$25 in advance | $30 day of | $35 preferred seating
Ed Motta is a Brazilian musician of musica popular brasileira, rock, soul, funk and jazz. At the end of the 80´s, Ed Motta burst upon the music scene as a major singer and one of Conexão Japeri´s composers and producers. He was an instant success on the carioca show circuit and his 1988 debut album, “Conexão Japeri” (Warner), confirmed it. Songs like “Manuel”, “Vamos dançar”, “Baixo Rio” and “Um love” became big hits. The songs were marked by lavish musicality and introduced strong soul and funk components into the pop-rock scene that was the rage in Brazil at the time. It was soon clear that at age 16, Ed Motta had arrived and was making plans to soar much higher.
Two decades later, not even the most optimistic of optimists could have foreseen he would get this far. Today he is a singer and composer, plays several instruments, makes arrangements and produces music in many different countries. In his own style, while remaining loyal to funk-soul, he mixes influences that vary from jazz to popular Brazilian music, from Hollywood film soundtracks to rock, from classical music to American standards, from bossa nova to reggae. The result of this melting pot of references has already been recognized all over the world and acknowledged in recent tours across Europe, Japan, the United States and South America. Inside studios or on stage, Ed has also played with names such as Roy Ayers, Chucho Valdés, Jean-Paul “Bluey” Maunick (leader of Incógnito), Ryuichi Sakamoto, Paul Griffin, Bernard Purdie, Bo Diddley, Ed Lincoln, Miltinho, Mondo Grosso, Marcos Valle, João Donato, Dom Salvador, among many others.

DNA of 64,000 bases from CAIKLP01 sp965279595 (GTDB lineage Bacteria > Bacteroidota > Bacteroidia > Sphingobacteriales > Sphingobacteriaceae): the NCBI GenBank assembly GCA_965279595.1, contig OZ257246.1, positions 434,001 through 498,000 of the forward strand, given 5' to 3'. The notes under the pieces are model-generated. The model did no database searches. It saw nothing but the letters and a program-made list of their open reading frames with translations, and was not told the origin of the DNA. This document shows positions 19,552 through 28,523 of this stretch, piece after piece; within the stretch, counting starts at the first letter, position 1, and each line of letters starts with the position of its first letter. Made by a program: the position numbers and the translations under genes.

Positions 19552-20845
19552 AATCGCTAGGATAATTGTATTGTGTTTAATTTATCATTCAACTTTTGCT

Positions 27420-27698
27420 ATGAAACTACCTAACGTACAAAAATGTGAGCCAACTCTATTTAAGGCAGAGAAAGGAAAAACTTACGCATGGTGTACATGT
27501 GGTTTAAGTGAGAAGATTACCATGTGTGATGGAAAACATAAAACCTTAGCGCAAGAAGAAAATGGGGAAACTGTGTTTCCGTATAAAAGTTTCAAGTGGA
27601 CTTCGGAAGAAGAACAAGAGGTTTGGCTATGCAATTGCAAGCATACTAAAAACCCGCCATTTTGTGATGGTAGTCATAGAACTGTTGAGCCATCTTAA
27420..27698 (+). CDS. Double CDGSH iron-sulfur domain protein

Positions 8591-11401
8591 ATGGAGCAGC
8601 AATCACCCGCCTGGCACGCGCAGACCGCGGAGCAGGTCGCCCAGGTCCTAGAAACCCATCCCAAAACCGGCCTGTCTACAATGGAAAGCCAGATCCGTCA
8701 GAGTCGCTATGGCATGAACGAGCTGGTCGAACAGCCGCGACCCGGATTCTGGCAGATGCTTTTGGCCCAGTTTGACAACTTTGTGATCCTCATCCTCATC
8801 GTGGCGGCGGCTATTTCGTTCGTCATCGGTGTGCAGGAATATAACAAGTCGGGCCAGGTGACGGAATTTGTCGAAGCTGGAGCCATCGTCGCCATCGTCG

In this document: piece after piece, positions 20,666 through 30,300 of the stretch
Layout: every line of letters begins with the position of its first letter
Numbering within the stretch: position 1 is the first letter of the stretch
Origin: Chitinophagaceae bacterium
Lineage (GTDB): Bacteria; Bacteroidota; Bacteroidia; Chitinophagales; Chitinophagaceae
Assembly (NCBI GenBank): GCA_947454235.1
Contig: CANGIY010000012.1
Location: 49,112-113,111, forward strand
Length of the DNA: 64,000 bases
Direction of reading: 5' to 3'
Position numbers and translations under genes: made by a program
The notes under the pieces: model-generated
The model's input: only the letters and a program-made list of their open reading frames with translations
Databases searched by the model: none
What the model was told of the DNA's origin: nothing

Besides music and the stage, Ed has always kept up an online column in “Veja” magazine and presents the weekly radio show “Empoeirado” (on Monday nights, at 8 PM), when he plays rarities from his vast collection of rare vinyl records on São Paulo´s Rádio Eldorado FM (that can also be heard on his site).
Ed’s newest album AOR has been one of the most intricate records he’s ever made. In his own words:
“The mixing rate, for instance, was of one week per song. On most records, especially in Brazil, one day is set aside for each song. I used to work with 2, 3 days. One of the greatest talents that I’ve ever encountered in sound engineering, MarioLeo, was the technician in charge. A shining sound is what you want in AOR culture, just like an extremely low bass is in a reggae recording. In the world of pop music, politeness is wrongly taken for coldness, mannerism. In AOR, technical perfection is a virtue, as in jazz and classical music. I am very lucky to have had great musicians by my side, each one’s signature and accent is indispensable so that my arrangements can take on the life and shape I imagine for them. All of them are outstanding musicians, with personality and their own sound and style. And I got lucky: Chico Pinheiro, the bluesy leader of Incognito took part, as well as legendary guitarist David T.Walker, who has recorded just about everything and a little more of North-American music from the 70’s to the present day.”
Ed Motta will be appearing at Mayne Stage this Thursday October 16 and if you are a Chicago Urbanite follower via this blog, Facebook or Twitter, you can win a pair of tickets!
Just send an email to firstname.lastname@example.org. The winner will be selected randomly and notified via email.